"Conscious Choice": Massive First-In-The-Nation TCPA Ruling Holds MMS Video Messages are NOT “Pre-Recorded” Calls– Gives Republicans Huge Victory in AZ


Editor’s Note: there were actually two decisions handed out the same day by the same judge on the same topic. The first is discussed below. The second is Crawford v. NRA, 2023 WL 7301864 (D. Az. 11/06/2023).

Wow. Good morning TCPAWorld, this is a big one.

So a few months back the Ninth Circuit Court of Appeals handed down the Trim v. Rewards Zone ruling–yes, the same ruling that just resulted in a cert. petition to the U.S. Supreme Court. 

While Trim addressed the TCPA’s ATDS definition, the bigger piece of the ruling was a determination that SMS messages are not “prerecorded voice” messages under the TCPA. The holding turned on the assumption that SMS messages are text messages that lack any audible component.

Ok great, but what about MMS messages that do contain audible components?

Well the Ninth Circuit held open that issue in Trim, noting that such messages might be prerecorded messages:

N. 4: ” a “text” call could come via MMS (Multimedia Messaging Service), which could include audio sound with an artificial or prerecorded voice.”

Ruh roh.

In Howard v. Republican National Committee, 2023 WL 7301861 (D. Az. Nov. 6, 2023), however, the Court held the use of MMS messages to send political videos by the RNC did NOT constitute the use of a prerecorded voice message because the user could choose whether or not to listen to the message.

In Howard the RNC was sued for allegedly sending an MMS with a video of Ivanka Trump encouraging folks to vote. Plaintiff sued claiming the message constituted a prerecorded voice message sent without express consent. But the Court disagreed determining that Plaintiff chose whether or not to listen to the message so Defendant was not liable:

Plaintiff alleges that Defendant sent him a MMS text which included a video with a prerecorded audible component. (Doc. 1 at 5). However, Plaintiff does not allege that the video immediately started playing with audio, or that a separate audio track began reading the text of the message aloud. (See id. at 4-6, 9-11). Plaintiff has alleged that the video automatically downloaded to his phone, but based on the screenshot in the Complaint, Plaintiff had to actively press play on the link to watch the video. (Id. at 5). Thus, the Court finds that the message provided a conscious choice of whether to engage with the audible component, but that this is different from what the TCPA intended by “make a call” using an “prerecorded voice.” § 227(b)(1)(A)(iii)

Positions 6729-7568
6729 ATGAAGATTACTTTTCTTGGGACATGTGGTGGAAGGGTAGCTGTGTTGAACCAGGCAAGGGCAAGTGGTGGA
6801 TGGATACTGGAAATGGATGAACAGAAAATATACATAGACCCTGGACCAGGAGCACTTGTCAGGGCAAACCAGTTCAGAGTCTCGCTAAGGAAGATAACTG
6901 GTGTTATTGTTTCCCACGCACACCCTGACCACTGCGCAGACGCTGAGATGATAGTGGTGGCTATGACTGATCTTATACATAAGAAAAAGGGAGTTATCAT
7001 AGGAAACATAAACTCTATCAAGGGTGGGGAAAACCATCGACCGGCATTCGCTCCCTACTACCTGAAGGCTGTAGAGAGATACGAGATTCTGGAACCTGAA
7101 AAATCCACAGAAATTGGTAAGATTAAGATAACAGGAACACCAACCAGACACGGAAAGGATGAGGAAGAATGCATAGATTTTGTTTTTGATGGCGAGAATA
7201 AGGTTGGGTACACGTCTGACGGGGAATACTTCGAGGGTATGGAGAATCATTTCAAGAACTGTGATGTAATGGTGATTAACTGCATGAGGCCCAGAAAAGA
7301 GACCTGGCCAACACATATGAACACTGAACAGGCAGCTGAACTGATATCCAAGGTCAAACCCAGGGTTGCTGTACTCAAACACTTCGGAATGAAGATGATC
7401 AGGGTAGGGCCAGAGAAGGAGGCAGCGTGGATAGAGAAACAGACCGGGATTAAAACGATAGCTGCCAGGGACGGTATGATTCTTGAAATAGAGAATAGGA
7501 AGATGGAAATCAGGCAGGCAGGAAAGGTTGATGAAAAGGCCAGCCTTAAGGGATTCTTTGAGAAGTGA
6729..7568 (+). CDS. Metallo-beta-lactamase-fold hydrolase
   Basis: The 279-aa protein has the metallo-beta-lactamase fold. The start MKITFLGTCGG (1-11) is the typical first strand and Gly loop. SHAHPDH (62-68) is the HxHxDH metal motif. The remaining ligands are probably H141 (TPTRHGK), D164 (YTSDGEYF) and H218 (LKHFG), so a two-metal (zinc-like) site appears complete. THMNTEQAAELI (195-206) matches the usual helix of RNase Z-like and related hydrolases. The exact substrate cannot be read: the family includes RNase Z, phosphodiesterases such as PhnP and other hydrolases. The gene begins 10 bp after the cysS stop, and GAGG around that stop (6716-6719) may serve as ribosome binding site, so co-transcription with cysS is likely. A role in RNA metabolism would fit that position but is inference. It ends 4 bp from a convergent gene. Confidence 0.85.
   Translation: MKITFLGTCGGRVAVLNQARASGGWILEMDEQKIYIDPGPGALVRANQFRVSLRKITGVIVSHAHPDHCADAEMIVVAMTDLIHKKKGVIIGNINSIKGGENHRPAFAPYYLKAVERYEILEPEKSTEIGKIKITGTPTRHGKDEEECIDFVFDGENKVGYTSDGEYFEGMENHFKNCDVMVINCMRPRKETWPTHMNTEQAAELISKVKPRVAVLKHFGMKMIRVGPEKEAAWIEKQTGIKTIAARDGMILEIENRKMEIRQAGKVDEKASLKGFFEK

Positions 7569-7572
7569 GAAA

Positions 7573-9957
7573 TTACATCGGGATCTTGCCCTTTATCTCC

Woah!

So the Court in Howard determined an MMS is not a prerecorded voice message unless it automatically plays!

Interesting, no?

The Plaintiff argued that the situation is the same as with prerecorded voicemails–which most courts do find to be prerecorded calls–but the Howard court was not buying it. Concluding that courts view SMS and voice calls differently, the Court determined that the rule for one was not the rule for the other (which is a little intellectually unsatisfying, saying they are not the same does not answer the question of why the rule for one ought not apply to the other– but we’ll take the win!)

So there you have it. The first court in the nation to look at the issue has held that MMS messages containing video are NOT prerecorded voice calls under the TCPA unless they play automatically.

I must caution everyone here, this is a FIRST result. By no means will this be the last word on the subject. So BE CAREFUL!!!

For the curious, the Judge ruling on this case–the Hon. Steven Paul Logan–was an Obama appointee.


© 2024 Troutman Amin, LLP
National Law Review, Volumess XIII, Number 311